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A Dartmouth/Economics Story

If you are wondering why Econ is the most popular department on campus, enjoy this anecdote from Jonathan Pedde ‘14, one of the College’s two recent Rhodes Scholars:

As a junior in high school, Jonathan Pedde ‘14 was getting ready to tour several elite colleges and universities. Before leaving, he sent emails to dozens of economics professors whom he admired at these institutions, hoping to talk with them when he visited campus.

Only one, Dartmouth’s Douglas Irwin, the John Sloan Dickey Third Century Professor in the Social Sciences, offered to meet with Pedde.

“It was a Saturday afternoon and Professor Irwin came in to campus and took a half hour to sit down with me,” Pedde says. “I was absolutely blown away by that. I hadn’t even applied to Dartmouth yet, much less been admitted.”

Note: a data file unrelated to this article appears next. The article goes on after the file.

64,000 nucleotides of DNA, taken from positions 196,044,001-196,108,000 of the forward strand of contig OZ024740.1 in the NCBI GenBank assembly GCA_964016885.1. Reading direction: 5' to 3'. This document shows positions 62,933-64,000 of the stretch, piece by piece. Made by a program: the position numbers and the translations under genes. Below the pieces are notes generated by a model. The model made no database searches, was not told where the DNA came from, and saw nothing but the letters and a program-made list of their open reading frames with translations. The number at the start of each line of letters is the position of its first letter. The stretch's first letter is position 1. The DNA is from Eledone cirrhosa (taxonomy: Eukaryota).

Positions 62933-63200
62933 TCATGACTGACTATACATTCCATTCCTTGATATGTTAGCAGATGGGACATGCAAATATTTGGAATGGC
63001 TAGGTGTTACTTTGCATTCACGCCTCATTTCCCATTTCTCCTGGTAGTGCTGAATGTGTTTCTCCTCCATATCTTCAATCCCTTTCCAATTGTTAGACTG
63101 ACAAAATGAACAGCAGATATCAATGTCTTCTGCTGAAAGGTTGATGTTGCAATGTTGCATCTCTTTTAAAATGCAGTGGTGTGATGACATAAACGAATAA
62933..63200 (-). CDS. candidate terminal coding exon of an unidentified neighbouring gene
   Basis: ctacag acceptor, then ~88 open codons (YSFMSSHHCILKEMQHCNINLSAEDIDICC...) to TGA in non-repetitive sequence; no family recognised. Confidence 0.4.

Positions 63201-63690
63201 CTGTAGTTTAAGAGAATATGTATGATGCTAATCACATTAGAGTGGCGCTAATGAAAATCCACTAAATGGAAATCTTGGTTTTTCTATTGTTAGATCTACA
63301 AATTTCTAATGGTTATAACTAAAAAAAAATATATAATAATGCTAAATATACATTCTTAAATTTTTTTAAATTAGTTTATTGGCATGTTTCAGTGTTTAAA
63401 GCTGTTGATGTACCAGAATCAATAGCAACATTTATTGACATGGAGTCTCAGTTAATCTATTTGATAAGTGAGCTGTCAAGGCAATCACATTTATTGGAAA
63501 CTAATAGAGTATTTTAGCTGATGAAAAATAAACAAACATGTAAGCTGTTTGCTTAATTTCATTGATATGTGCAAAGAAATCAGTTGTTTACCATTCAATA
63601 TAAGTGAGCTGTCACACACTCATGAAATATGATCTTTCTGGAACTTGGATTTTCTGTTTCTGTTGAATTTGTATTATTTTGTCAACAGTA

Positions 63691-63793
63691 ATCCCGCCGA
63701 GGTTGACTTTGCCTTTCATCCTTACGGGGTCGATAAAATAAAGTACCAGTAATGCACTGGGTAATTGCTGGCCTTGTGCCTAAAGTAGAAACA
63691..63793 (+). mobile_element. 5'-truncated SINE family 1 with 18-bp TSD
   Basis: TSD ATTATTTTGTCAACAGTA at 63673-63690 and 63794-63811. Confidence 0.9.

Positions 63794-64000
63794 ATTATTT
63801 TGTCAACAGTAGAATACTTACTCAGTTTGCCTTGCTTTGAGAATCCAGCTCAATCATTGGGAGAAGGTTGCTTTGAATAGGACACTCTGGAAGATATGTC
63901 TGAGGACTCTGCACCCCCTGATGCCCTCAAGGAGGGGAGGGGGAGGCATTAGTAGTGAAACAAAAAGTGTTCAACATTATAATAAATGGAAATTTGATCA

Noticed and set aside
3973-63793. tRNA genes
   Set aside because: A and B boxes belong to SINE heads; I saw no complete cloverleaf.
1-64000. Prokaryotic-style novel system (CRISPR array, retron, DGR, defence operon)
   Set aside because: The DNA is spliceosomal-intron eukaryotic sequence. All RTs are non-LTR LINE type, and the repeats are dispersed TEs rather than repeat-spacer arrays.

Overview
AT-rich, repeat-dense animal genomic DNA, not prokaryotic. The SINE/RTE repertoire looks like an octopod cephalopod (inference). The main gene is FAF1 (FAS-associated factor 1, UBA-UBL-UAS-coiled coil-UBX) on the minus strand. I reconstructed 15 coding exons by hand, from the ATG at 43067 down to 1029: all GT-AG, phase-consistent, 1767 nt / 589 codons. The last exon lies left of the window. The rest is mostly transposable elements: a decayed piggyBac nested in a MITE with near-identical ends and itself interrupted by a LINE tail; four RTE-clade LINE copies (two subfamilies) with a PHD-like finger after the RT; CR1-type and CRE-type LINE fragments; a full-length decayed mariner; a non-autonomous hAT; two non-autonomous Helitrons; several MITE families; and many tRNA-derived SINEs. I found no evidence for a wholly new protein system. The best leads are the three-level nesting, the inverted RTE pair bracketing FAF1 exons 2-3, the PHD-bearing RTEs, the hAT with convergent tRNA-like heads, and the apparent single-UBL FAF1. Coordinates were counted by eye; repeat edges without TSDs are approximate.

Pedde was admitted, and his meeting with Irwin sealed the deal. “That conversation sold me,” he says. It was a decision that has paid off: This month he was named one of Dartmouth’s Rhodes Scholars.

Doug Irwin.jpgProfessor Doug Irwin is one of the College’s most-cited researchers, a prolific author, a hugely popular teacher who runs open-to-all discussion groups, a frequent commentator in the press, and a public servant who has served on the staff of the President’s Council of Economic Advisers and the Board of Governors of the Federal Reserve System.

He’s also an all-around nice guy who has plenty of time, obviously, for students — despite his atypically severe demeanor in the photo to the right.

In fact, Doug is an illustration of this space’s long-held position that there is no conflict between research and teaching. Far more often than not, Dartmouth’s best teachers are our best researchers. A goodly number of professors in Economics fit this description, and the rise of the Economics department at the College is a model that Phil Hanlon would do well to study. Perhaps he could begin by visiting our largest department, something that he has not done for some reason during his first six months in Hanover.

Addendum: No need to look for Doug’s books on Google Scholar; it’s easier to see them on Amazon.

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